Zim­babwe is hik­ing mo­bile money taxes to plug its fis­cal deficit but it could back­fire

Zambian Business Times - - DIGITIZATI­ON -

Cash-strapped Zim­babwe has turned to mo­bile money for ad­di­tional trea­sury fund­ing with a hike in taxes for mo­bile wal­lets and elec­tronic pay­ment trans­ac­tions.

Zim­bab­wean busi­ness own­ers and con­sumers in the coun­try say the new fis­cal mea­sure will push up costs in an econ­omy al­ready bat­tling ris­ing in­fla­tion and cur­rency short­ages.

In a coun­try with a his­tory of cash short­ages, mul­ti­ple cur­ren­cies and hy­per­in­fla­tion, mo­bile money had be­come a key pay­ment al­ter­na­tive. Cash is hardly ever ac­ces­si­ble in Zim­babwe as banks fre­quently run out of mon­e­tary notes, leav­ing mo­bile money and bank cards as the only trans­ac­tion op­tions.

But it now ap­pears mo­bile money, dom­i­nated by lead­ing mo­bile op­er­a­tor EcoNet’s EcoCash with a 96% mar­ket share, could be made a vic­tim of its own suc­cess.

The re­cently ap­pointed fi­nance min­is­ter, Mthuli Ncube, said the tax on mo­bile wal­let and elec­tronic trans­ac­tions will in­crease from a flat five cents per trans­ac­tion to two cents per each dol­lar trans­acted. This would be a re­duc­tion if all you ever trans­acted was one dol­lar but a sig­nif­i­cant in­crease be­yond that.

Zim­babwe hopes the re­struc­tur­ing of the taxes will raise ad­di­tional funds for the gov­ern­ment which is bat­tling fis­cal deficits. Ncube has ex­plained that such mea­sures, although hard to bear, will en­able the gov­ern­ment to mo­bi­lize funds for trea­sury.

Mo­bile money has been one of the few sig­nif­i­cant suc­cesses in Zim­babwe’s trou­bled econ­omy over the last decade. The in­tro­duc­tion of bank to wal­let trans­fers has spurred mo­bile money us­age, ac­cord­ing to the telecoms reg­u­la­tor. It said the to­tal num­ber of active mo­bile money subscripti­ons in­creased by 12.6% to reach 5.6 mil­lion at the end of the sec­ond quar­ter.

The gov­ern­ment stands to rake in the earnings, es­pe­cially as the mo­bile money mer­chant, air­time and bill pay­ments val­ues in­creased by 45.3% in the sec­ond quar­ter 2018 to $1.1 bil­lion ( pdf ) com­pared to the first quar­ter pe­riod.

The num­ber of mo­bile money trans­ac­tions had also risen by 38% to about 404 mil­lion. This ef­fec­tively means that the gov­ern­ment of Zim­babwe pre­vi­ously earned about 5 cents from a trans­ac­tion of about $100 but now earns around $2 for trans­ac­tions worth the same amount. There has been dis­may over this, with Zim­bab­weans tak­ing to so­cial media to con­demn and regis­ter frus­tra­tion over the tax hike.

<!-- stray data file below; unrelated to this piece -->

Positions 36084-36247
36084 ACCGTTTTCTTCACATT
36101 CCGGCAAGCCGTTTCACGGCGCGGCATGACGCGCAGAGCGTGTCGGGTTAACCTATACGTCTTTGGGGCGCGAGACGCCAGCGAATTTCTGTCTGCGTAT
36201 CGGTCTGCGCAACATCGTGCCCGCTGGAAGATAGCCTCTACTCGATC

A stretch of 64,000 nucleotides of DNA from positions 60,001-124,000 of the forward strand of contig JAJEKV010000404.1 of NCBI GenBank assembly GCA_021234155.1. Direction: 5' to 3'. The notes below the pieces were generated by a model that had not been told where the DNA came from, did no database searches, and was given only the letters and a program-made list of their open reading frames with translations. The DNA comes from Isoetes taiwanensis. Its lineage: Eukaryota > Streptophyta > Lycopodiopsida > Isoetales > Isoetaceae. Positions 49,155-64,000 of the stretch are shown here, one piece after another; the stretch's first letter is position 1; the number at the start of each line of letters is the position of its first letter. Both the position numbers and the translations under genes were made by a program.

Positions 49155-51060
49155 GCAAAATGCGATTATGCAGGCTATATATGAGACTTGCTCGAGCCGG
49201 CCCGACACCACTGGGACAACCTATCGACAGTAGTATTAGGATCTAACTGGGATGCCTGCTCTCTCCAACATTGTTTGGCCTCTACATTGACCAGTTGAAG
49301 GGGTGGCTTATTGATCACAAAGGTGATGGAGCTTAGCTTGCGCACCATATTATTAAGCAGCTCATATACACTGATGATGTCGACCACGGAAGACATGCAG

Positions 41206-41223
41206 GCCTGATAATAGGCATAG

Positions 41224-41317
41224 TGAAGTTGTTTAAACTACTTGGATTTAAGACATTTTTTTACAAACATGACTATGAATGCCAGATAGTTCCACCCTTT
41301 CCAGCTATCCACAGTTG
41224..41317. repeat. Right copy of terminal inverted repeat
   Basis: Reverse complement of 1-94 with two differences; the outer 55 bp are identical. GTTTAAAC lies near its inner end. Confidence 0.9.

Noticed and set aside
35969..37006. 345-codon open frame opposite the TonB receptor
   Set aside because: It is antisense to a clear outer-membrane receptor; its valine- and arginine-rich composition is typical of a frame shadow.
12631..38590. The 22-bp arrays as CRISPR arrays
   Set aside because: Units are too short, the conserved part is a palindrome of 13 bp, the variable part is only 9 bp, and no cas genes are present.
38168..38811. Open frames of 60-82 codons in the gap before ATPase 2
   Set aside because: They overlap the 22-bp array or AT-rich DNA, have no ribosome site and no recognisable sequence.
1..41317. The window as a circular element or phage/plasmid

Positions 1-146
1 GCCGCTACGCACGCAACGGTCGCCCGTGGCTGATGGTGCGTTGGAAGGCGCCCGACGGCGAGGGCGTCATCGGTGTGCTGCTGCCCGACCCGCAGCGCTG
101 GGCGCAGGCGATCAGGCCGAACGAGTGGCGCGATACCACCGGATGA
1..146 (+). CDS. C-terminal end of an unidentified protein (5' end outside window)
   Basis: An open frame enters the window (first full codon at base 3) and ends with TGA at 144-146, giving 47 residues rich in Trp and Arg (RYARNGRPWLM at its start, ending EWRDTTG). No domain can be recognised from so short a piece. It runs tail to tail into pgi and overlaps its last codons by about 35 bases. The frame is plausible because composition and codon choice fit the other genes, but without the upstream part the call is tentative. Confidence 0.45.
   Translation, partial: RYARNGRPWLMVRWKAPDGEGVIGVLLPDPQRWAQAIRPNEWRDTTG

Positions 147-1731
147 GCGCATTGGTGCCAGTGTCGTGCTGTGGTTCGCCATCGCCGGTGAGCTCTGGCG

Econet Wire­less, which runs the dom­i­nant mo­bile wal­let, EcoCash, has ini­ti­ated the un­bundling of the plat­form with a view to sep­a­rately list it on the Zim­babwe Stock Ex­change. An­a­lysts at IH Se­cu­ri­ties said this week that the fin­tech di­vi­sions of Econet – in­clud­ing mo­bile insurance – have be­come valu­able as­sets worth sep­a­rat­ing from the mo­bile tele­phony ser­vices. “We be­lieve that the fin­tech di­vi­sion is an at­trac­tive stand-alone as­set and as at FY18 rev­enue in this SBU was $244 mil­lion. As the cash con­straints per­sist, EcoCash re­mains well po­si­tioned to main­tain its strong growth tra­jec­tory,” IH Se­cu­ri­ties said in a mar­ket note.

In­dus­tri­al­ists in Zim­babwe have com­plained about the mo­bile money tax in­crease, with the Con­fed­er­a­tion of Zim­babwe In­dus­tries ex­plain­ing that “this tax will com­pound through the value chain” with the consequenc­e that there will be a 2% charge at each value chain stage. “This will prejudice the com­pet­i­tive­ness of Zim­babwe value chains against for­eign value chains. We be­lieve that this can be ef­fec­tively mit­i­gated by a cap (mon­e­tary value) on the charge ( per trans­ac­tion),” said Sife­lani Ja­bangwe, pres­i­dent of the Zim­babwe in­dus­tri­al­ists group­ing.

The tax hike on mo­bile money in Zim­babwe fol­lows Uganda which in­tro­duced a con­tro­ver­sial mo­bile money and so­cial media tax ear­lier this year but has now has re­duced the mo­bile money levy from 1% to 0.5% for cash-outs. The Ugan­dan par­lia­ment also voted in fa­vor of abol­ish­ing mo­bile money taxes for ‘send­ing, re­ceiv­ing and de­posit­ing money into mo­bile wal­lets. Other African gov­ern­ments such as Kenya have how­ever, also raised mo­bile money taxes, with Kenya hik­ing mo­bile money statu­tory levies from 10% to 12% in June.

Left scratch­ing his head. Zim­babwe fi­nance min­is­ter Mthuli Ncube

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